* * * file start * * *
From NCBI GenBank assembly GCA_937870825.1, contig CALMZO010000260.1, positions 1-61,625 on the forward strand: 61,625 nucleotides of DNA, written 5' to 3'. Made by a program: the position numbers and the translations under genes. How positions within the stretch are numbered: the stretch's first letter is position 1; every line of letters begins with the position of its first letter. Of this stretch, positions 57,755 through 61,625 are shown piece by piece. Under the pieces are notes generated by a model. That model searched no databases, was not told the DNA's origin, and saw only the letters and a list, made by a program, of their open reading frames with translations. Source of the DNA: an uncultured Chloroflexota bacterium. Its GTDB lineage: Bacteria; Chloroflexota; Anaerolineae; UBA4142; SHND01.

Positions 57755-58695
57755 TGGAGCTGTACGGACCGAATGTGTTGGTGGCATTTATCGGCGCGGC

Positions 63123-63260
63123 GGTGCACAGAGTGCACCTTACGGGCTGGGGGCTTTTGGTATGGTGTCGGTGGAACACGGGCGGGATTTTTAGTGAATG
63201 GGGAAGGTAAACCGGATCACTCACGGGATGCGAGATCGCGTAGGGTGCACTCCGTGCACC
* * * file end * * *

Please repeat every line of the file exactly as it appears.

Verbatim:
From NCBI GenBank assembly GCA_937870825.1, contig CALMZO010000260.1, positions 1-61,625 on the forward strand: 61,625 nucleotides of DNA, written 5' to 3'. Made by a program: the position numbers and the translations under genes. How positions within the stretch are numbered: the stretch's first letter is position 1; every line of letters begins with the position of its first letter. Of this stretch, positions 57,755 through 61,625 are shown piece by piece. Under the pieces are notes generated by a model. That model searched no databases, was not told the DNA's origin, and saw only the letters and a list, made by a program, of their open reading frames with translations. Source of the DNA: an uncultured Chloroflexota bacterium. Its GTDB lineage: Bacteria; Chloroflexota; Anaerolineae; UBA4142; SHND01.

Positions 57755-58695
57755 TGGAGCTGTACGGACCGAATGTGTTGGTGGCATTTATCGGCGCGGC

Positions 63123-63260
63123 GGTGCACAGAGTGCACCTTACGGGCTGGGGGCTTTTGGTATGGTGTCGGTGGAACACGGGCGGGATTTTTAGTGAATG
63201 GGGAAGGTAAACCGGATCACTCACGGGATGCGAGATCGCGTAGGGTGCACTCCGTGCACC